Thanks for the additional examples. Good question; also curious how suprasegmental palatalization relates to advanced and retracted tongue root. Both involve changes in vowel height or frontness, but perhaps the difference is the part of the tongue that is moved. — Eru·tuon 19:48, 16 February 2015 (UTC)

Sibilant offglide[edit]

The below message was originally posted underneath #What's so bad about /anʲa/?.

Well, I have to disagree on sibilant offglide in Russian palatalized t. Indeed, such a phenomenon is possible and quite frequent, but nevertheless it's a typical feature of some dialects that should be avoided in standard normative speech. --95.26.43.198 (talk) 17:43, 19 May 2010 (UTC)

This seems strange to me, too: Superscript [ʲ] stands for palatalization, so it doesn't make sense to use it as an example for not being phonetically palatalized. Maybe what was meant was it changes to [ˈtˢʲemə] [ˈtˢemə]? This originates from this edit by User:Vuo. — Sebastian 04:04, 13 April 2015 (UTC)
Following our conversation at Talk:Semivowel#Does_offglide_belong_here.3F, Aeusoes1 just changed it, which removed what was unclear from the text, but there's one thing remaining that's confusing me: I don't see any affrication in the text anymore, while the edit summary still talk about it. — Sebastian 04:23, 13 April 2015 (UTC)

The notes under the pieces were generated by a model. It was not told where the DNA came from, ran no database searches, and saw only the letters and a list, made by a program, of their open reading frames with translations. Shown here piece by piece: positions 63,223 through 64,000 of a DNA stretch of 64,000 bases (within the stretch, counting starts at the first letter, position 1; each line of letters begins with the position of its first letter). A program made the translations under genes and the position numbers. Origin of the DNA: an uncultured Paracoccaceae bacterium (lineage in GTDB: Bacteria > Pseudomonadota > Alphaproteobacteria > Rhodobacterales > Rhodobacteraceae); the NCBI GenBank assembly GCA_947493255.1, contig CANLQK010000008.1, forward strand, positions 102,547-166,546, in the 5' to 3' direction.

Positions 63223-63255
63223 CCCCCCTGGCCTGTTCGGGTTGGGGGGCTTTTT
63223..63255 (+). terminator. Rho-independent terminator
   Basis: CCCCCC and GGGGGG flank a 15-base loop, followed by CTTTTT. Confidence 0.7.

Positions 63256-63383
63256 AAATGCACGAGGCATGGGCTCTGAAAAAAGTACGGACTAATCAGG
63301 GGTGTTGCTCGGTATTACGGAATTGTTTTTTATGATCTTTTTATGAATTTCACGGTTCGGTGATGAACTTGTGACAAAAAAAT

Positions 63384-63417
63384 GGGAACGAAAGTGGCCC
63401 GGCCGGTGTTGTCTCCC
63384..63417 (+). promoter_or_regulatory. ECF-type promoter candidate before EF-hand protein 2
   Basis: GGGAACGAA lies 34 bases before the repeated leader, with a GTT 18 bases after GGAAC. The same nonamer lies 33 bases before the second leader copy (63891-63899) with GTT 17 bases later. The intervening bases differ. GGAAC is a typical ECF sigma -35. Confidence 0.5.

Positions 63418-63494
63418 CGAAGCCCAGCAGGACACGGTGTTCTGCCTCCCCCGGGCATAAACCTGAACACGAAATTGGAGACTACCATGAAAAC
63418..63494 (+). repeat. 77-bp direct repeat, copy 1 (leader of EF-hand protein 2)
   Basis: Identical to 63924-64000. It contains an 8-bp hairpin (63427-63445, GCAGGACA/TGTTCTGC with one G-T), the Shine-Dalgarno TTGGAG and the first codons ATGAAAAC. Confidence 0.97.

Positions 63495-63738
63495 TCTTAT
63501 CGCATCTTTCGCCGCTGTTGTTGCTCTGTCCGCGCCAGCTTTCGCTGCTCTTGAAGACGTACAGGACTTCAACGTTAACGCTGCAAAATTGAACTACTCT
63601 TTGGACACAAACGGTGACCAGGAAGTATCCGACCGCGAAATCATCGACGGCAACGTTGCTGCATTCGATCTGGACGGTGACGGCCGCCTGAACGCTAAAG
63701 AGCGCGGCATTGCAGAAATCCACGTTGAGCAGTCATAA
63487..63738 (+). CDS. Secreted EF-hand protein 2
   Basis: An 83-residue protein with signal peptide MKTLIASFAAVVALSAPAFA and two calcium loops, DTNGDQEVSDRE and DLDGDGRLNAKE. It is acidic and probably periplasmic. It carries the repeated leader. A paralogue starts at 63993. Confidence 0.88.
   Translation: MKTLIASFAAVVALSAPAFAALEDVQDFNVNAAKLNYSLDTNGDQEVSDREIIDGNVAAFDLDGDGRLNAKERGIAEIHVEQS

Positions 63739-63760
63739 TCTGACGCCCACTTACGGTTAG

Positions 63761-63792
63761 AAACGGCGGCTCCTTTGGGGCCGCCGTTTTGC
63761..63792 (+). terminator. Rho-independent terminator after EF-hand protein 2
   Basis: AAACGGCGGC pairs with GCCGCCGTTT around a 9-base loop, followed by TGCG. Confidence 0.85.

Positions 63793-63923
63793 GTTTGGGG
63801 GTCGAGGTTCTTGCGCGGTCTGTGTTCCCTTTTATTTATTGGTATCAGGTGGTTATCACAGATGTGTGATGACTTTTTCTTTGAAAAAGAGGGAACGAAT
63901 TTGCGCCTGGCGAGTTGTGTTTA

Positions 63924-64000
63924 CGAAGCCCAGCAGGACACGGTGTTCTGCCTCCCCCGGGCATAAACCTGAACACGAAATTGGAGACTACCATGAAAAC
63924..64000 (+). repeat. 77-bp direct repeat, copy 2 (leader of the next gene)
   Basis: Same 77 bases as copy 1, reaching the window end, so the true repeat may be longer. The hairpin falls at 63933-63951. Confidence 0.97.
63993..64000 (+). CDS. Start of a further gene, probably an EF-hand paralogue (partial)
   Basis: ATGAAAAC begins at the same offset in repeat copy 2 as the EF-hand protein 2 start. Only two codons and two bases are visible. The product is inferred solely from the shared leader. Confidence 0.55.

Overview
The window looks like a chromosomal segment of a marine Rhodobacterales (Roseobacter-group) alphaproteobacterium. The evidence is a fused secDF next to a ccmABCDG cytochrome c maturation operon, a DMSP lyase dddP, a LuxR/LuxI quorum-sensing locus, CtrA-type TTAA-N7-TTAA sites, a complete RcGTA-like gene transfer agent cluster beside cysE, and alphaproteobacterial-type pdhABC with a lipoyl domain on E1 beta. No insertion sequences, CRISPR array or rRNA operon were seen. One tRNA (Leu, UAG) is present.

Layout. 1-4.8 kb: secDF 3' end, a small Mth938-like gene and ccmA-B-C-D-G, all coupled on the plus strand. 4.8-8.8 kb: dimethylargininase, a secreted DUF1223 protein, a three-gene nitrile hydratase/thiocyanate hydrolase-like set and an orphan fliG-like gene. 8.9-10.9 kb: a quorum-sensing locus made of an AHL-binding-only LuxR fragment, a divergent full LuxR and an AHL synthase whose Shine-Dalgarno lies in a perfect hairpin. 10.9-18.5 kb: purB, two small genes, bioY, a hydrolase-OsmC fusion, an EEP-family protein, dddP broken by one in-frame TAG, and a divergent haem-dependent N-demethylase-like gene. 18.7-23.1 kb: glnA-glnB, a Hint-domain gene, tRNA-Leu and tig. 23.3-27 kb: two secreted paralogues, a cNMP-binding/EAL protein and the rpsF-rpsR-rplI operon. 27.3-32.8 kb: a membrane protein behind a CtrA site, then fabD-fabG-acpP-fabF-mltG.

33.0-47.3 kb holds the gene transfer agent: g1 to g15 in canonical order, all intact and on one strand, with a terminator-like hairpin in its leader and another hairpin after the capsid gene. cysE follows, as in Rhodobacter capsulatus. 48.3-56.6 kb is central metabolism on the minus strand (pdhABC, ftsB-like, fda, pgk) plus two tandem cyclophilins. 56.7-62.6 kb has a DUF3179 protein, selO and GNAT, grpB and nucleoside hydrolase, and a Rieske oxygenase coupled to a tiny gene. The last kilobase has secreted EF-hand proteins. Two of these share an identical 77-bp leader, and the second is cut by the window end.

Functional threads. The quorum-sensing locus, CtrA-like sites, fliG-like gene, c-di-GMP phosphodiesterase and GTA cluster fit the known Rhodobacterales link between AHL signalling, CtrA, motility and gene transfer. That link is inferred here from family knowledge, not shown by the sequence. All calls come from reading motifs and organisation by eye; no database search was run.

That's the point. Affrication is kind of a side issue and irrelevant to the point being made. — Ƶ§œš¹ [lɛts b̥iː pʰəˈlaɪˀt] 15:52, 13 April 2015 (UTC)
OK, I get that. (I was confused because I thought your summary was about what you added, but it was about what you removed.) You write "when Russian "soft" consonants appear before front vowels (particularly [i]), they are unpalatalized", which was news to me, and which may be only a recent suggestion of one linguistRussian_phonology#cite_note-38. Is that indeed the commonly held view nowadays? — Sebastian 19:21, 13 April 2015 (UTC)
Google scholar finds 126 sources citing Padgett 2003a, 66 citing Padgett 2003b, and 110 citing the 2001 article in which they first examined and laid out these phonetic particularities of Russian. I'm not sure how many of these are critical (and therefore don't know how representative this view is among modern scholars), but I don't think it's particularly recent or even a mere suggestion. It is, according to this scholar, consistent with cross-linguistic tendencies when phonemic contrasts of palatalized and non-palatalized consonants are maintained before [i] (Irish phonology may mention a similar dynamic with "broad" and "slender" consonants). In other words, it would be kind of weird if Russian weren't this way. — Ƶ§œš¹ [lɛts b̥iː pʰəˈlaɪˀt] 07:04, 14 April 2015 (UTC)
Thank you for your thorough research! Funny you should mention Irish; that's actually why I got here: I wanted to compare that with something that was a little more familiar to me. — Sebastian 06:42, 15 April 2015 (UTC)

Russian: [C,"soft"] → [-palatalized] / _[V,+front][edit]

Unfortunately, I'm still confused by the text in Other uses. It seems to me that it contradicts the examples at Russian phonology#Palatalization. All the examples show pal. there, even the only one actually written with [i], rather than [ɪ]: About this sound [vɐˈiʂkə]. — Sebastian 06:42, 15 April 2015 (UTC)